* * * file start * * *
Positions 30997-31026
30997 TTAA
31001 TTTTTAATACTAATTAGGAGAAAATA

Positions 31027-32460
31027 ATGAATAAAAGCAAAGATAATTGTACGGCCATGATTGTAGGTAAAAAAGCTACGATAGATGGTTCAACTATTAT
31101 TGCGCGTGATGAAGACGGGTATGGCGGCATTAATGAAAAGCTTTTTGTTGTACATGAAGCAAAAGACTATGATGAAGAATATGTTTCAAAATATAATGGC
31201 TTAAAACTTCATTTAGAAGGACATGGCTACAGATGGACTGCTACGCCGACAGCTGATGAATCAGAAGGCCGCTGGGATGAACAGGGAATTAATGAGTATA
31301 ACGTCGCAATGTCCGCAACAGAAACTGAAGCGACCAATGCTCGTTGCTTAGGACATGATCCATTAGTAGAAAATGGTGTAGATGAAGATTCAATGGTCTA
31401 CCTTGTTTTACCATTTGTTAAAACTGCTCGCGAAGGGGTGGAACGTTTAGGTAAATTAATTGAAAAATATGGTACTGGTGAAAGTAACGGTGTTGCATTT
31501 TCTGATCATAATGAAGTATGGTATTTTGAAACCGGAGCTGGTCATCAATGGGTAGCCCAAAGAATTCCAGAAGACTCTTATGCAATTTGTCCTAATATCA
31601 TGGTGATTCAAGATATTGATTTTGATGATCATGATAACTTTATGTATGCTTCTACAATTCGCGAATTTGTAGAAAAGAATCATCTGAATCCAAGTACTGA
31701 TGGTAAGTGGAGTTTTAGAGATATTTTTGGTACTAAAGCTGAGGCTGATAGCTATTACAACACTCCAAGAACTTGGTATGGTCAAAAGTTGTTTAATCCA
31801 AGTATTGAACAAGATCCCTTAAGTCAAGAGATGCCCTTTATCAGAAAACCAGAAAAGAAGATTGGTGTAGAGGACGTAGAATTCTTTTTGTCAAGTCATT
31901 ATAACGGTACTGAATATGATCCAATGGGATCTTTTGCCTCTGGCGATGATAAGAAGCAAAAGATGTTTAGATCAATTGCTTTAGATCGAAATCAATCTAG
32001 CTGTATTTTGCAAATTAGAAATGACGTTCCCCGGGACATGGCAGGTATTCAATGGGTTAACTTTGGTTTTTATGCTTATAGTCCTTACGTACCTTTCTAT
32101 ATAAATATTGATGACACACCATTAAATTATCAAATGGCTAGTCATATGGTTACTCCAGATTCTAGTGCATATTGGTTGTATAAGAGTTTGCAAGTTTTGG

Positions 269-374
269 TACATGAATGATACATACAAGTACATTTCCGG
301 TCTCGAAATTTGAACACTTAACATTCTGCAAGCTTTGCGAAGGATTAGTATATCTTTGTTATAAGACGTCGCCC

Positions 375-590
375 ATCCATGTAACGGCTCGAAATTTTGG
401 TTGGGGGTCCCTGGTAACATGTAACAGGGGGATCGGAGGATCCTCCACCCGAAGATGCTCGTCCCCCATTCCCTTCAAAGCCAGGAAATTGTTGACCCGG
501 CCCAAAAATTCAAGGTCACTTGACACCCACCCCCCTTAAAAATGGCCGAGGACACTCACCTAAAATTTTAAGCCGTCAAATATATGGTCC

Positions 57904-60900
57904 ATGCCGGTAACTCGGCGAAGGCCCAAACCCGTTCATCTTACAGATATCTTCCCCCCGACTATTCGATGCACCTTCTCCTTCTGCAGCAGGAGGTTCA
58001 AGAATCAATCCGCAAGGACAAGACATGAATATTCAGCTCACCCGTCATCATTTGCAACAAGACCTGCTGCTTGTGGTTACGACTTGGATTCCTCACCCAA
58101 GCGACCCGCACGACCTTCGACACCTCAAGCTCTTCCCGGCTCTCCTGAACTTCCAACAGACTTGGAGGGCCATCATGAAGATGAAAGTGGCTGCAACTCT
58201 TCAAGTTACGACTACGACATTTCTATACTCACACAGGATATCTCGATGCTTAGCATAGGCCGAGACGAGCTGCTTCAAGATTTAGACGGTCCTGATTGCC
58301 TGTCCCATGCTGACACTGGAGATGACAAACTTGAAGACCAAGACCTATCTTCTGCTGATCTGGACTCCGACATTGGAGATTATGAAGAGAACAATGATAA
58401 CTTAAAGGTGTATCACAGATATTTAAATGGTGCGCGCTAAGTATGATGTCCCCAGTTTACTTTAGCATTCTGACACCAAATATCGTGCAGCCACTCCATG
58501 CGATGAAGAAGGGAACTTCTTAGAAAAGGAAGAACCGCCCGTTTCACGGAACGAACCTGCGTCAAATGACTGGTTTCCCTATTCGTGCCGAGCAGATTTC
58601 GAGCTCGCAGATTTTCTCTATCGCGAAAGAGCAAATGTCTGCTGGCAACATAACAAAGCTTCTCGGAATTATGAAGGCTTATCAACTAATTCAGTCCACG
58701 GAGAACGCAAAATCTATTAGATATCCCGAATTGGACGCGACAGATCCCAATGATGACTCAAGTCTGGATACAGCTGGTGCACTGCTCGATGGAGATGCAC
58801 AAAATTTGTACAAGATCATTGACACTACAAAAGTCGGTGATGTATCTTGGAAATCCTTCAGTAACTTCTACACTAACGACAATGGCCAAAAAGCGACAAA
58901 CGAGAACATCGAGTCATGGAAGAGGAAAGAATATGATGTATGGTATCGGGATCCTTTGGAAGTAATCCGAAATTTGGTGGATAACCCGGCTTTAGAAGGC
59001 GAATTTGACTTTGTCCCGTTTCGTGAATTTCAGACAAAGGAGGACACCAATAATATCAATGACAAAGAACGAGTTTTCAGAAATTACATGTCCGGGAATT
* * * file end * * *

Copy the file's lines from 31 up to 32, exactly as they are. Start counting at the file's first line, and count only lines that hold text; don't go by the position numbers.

58501 CGATGAAGAAGGGAACTTCTTAGAAAAGGAAGAACCGCCCGTTTCACGGAACGAACCTGCGTCAAATGACTGGTTTCCCTATTCGTGCCGAGCAGATTTC
58601 GAGCTCGCAGATTTTCTCTATCGCGAAAGAGCAAATGTCTGCTGGCAACATAACAAAGCTTCTCGGAATTATGAAGGCTTATCAACTAATTCAGTCCACG